What would be the Point of a 'Death Penalty' Against Penn State Football?

By Aaron Klein

Let’s get this disclaimer out right off the bat: There is no defense for what the power-mongers at Penn State football, including late head coach Joe Paterno, have done. Whatever punishments that can be levied against them should be, swiftly and without remorse or hesitation.

We don’t need to get into the details. We all know what happened: former assistant coach Jerry Sandusky was molesting children and most of the higher-ups knew about it yet decided to cover it all up for the sake of saving the vaunted, holy Penn State University football program.

Again, there is no defense and the intent of this column is not make you think that there is.

Instead, after reading the NCAA statement on the Freeh Report, the possibility of a so-called “death penalty” against the program has flared. Effectively, such a punishment would shut the Penn State football program down for a period of time and then limit such sources of revenue as television appearances and post-season bowl games.

This happened once before, to Southern Methodist University, once a powerhouse college program that has still yet to fully recover from the 1987 “death penalty” that was given them by the NCAA after the Mustangs program after an investigation revealed improper booster donations and a slush fund that paid players, among other violations.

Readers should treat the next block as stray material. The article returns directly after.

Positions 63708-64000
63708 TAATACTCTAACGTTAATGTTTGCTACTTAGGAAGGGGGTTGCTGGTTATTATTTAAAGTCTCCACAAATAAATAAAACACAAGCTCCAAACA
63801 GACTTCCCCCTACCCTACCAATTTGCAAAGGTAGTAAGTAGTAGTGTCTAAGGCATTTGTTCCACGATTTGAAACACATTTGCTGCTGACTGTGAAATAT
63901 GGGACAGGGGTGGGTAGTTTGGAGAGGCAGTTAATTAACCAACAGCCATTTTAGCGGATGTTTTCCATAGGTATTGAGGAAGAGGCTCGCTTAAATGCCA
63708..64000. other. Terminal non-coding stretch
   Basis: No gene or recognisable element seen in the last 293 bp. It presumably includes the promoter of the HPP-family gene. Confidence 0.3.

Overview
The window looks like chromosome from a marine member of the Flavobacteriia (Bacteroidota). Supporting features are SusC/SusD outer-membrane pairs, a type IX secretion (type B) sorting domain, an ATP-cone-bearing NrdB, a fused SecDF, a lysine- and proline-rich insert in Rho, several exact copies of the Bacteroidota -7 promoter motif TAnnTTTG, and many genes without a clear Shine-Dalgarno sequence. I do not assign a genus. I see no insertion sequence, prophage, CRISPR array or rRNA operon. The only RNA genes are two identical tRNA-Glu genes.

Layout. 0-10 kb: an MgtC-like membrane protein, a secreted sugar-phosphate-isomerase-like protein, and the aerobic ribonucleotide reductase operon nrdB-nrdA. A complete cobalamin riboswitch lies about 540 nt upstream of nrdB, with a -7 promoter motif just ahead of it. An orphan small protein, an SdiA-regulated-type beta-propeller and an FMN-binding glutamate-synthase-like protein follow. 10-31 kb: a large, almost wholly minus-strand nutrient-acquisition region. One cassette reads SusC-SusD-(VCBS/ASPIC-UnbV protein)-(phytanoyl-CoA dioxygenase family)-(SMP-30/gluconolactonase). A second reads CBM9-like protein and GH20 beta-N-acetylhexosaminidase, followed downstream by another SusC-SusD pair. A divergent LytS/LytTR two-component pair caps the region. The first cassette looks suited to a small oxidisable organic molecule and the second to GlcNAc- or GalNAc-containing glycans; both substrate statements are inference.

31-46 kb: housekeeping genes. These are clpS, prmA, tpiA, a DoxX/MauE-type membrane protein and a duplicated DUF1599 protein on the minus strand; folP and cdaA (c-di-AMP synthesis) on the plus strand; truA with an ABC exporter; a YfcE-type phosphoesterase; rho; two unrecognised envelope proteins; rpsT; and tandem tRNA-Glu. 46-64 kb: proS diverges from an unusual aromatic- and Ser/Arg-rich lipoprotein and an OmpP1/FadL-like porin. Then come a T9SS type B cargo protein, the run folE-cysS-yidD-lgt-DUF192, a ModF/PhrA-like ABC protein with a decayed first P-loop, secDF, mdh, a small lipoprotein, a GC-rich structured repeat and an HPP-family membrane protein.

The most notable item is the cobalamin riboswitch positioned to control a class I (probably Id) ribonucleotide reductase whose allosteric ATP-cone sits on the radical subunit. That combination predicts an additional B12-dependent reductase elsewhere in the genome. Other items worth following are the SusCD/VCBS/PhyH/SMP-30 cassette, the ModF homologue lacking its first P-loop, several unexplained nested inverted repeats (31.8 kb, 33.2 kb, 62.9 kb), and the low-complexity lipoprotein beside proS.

The NCAA can do this, regardless of recent rules limiting the level of penalty. It can do it if this is deemed above and beyond normal violations. The NCAA will make its own decision.

Okay, here it is: What would be the point of a “death penalty?” In fact, what would anything more than a two-year ban and loss of scholarships do that hasn’t already been done?

Nearly everyone involved in the scandal is gone and anyone, anyone left should be booted and face the legal system instead of cheering on the Nittany Lions from a luxury box on Saturday afternoons.

Sweep the entire staff and anyone in the athletic department who knew what was going on. Ransack the top-tier administration if you will, then tear down statues and remove names from the historical records.

A lengthy ban, especially a “death penalty” would do no good and, honestly, only harm the kids currently on the team and the ones who still dream of playing at Penn State in the future. They had nothing to do with this tragedy. They just want to play football with honor.

Men like Sandusky, Paterno, ex-President Graham Spanier, athletic director Tim Curley and vice president Gary Schultz, the men who “repeatedly concealed critical facts relating to Sandusky’s child abuse,” according to the investigation, committed the crimes, the oversights, the cover-ups and the lies.

The players just play football. Unlike the SMU “death penalty” no players were paid for performance and asked to keep quiet. And while you could say that protecting the program meant protecting income, this had nothing to do with money and even less about football.

So much damage has been done, to the victims and their families, along with the school’s reputation.

Does the NCAA really need to extend that damage to the present and future players and their families?

You May Also Like